State defers bike trail approval

Environmentalists note erosion, runoff pollution in Patapsco Valley park

May 23, 2002|By Jason Song | Jason Song,SUN STAFF

A group of environmentalists derailed yesterday a plan to build a disputed $1.5 million bike trail and bridge that would run through the Patapsco Valley State Park on the border of Howard and Baltimore counties.

Though state officials recommended that the state Board of Public Works green-light the project, known as the Grist Mill Trail extension, the environmentalists raised enough questions about the 1.25-mile project to have it temporarily withdrawn from consideration.

The Board of Public Works, composed of the governor, comptroller and treasurer, decides the fate of all state-funded infrastructure projects.

A contractor's bid to build the trail for nearly $1.5 million will expire Tuesday, meaning that if the project is approved it would have to go out for bid again and could cost more.

"It's a stumbling block that will be surmounted, but it will take many, many months," said Charles L. Wagandt, an Oella developer who has been one of the project's biggest supporters.

The path, an extension of the Grist Mill Trail, a 1.6-mile trail that runs along the Patapsco River in the state park, has been at the center of an extended battle between environmentalists, local residents and developers who disagree over the project's cost and potential ecological impact on the area.

Supporters say that the trail will help the environment by keeping bikers in a confined area. It could also provide a link between the north and south ends of the 14,000-acre park to bikers and hikers from Ellicott City and other neighborhoods along the river.

But critics contend that the trail and its construction would harm vegetation in fragile riverside wetlands and cause erosion.

The rhetoric continued yesterday as competing sides painted the trail as either an ecological enhancement or disaster.

Officials with the state Department of Natural Resources said that bikers have created a rough trail that is causing environmental damage because the soil is becoming compacted and impervious to water. Water bounces off the trail and toward the river, carrying soil with it.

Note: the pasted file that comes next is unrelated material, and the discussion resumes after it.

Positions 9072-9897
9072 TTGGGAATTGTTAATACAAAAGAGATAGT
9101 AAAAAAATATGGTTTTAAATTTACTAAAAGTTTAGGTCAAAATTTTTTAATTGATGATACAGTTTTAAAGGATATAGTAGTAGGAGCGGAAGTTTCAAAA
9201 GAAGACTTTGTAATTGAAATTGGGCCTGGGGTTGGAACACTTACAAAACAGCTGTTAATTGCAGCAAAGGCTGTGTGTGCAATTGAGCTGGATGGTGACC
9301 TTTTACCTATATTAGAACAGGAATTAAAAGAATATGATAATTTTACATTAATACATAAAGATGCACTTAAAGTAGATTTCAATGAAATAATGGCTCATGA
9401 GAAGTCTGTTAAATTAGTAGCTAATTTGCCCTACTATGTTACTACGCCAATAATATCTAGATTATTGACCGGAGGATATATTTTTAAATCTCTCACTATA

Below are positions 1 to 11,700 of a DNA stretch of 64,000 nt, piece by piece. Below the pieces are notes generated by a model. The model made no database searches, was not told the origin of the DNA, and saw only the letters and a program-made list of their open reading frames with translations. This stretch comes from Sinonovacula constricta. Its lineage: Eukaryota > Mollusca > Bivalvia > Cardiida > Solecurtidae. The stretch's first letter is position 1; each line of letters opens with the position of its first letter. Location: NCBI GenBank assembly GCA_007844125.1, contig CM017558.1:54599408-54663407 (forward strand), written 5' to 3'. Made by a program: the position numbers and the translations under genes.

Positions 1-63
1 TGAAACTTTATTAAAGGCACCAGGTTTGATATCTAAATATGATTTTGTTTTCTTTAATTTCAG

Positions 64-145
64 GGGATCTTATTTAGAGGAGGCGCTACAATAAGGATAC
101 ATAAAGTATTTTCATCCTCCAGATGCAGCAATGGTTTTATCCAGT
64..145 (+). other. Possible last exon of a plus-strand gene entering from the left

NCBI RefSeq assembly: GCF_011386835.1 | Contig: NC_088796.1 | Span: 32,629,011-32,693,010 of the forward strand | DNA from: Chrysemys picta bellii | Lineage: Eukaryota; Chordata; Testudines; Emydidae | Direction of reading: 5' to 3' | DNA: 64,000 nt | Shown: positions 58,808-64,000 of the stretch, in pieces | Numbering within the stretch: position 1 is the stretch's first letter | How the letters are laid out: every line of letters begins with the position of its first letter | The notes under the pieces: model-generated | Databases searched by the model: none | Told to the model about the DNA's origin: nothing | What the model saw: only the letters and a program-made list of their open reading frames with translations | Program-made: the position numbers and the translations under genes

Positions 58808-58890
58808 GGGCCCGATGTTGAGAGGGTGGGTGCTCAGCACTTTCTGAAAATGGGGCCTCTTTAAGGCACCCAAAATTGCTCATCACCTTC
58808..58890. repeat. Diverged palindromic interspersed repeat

And without a paved trail to guide them, bikers are wandering too close to active train tracks that lie near the river.

A path would help slow erosion and steer bikers away from oncoming trains. "It's only a matter of time until we have a tragedy," said Eugene A. Piotrowski, a natural resources official.

Some environmentalists agreed with state officials. Barbara Taylor Suit, executive director of Save Our Streams, a statewide environmental organization, said that the group rarely supports paved trails but was in favor of the Grist Mill Trail extension.

"[The area] is already a disaster," she said. "Paving it will solve a problem which is causing a great deal of erosion in the area."

But critics said the trail would have exactly the opposite effect.

"It's the wrong project at the wrong place," said Lee Walker Oxenham, chair of the Howard County Sierra Club chapter. Oxenham said the trail would cause runoff and damage root systems that hold soil in place, impairing fish spawning.

Comptroller William Donald Schaefer agreed with detractors. "You're changing the natural environment. ... The government is sticking its nose into too many things and this is one of them," he said.

Gov. Parris N. Glendening and Treasurer Nancy K. Kopp were not as opposed to the trail as Schaefer but expressed misgivings about the project. Kopp said she had been prepared to approve the trail but yesterday's testimony planted seeds of doubt in her mind.

"All I had read indicated that it was a good project, but serious questions were raised and I want to hear more specifics," she said.

After the meeting, trail critics said they are willing to work with state officials to find a suitable path. "It gives the state a chance to rethink their policy. ... I'm delighted," said Oxenham, who believes the trail should be put higher up the bank, away from the river's edge.

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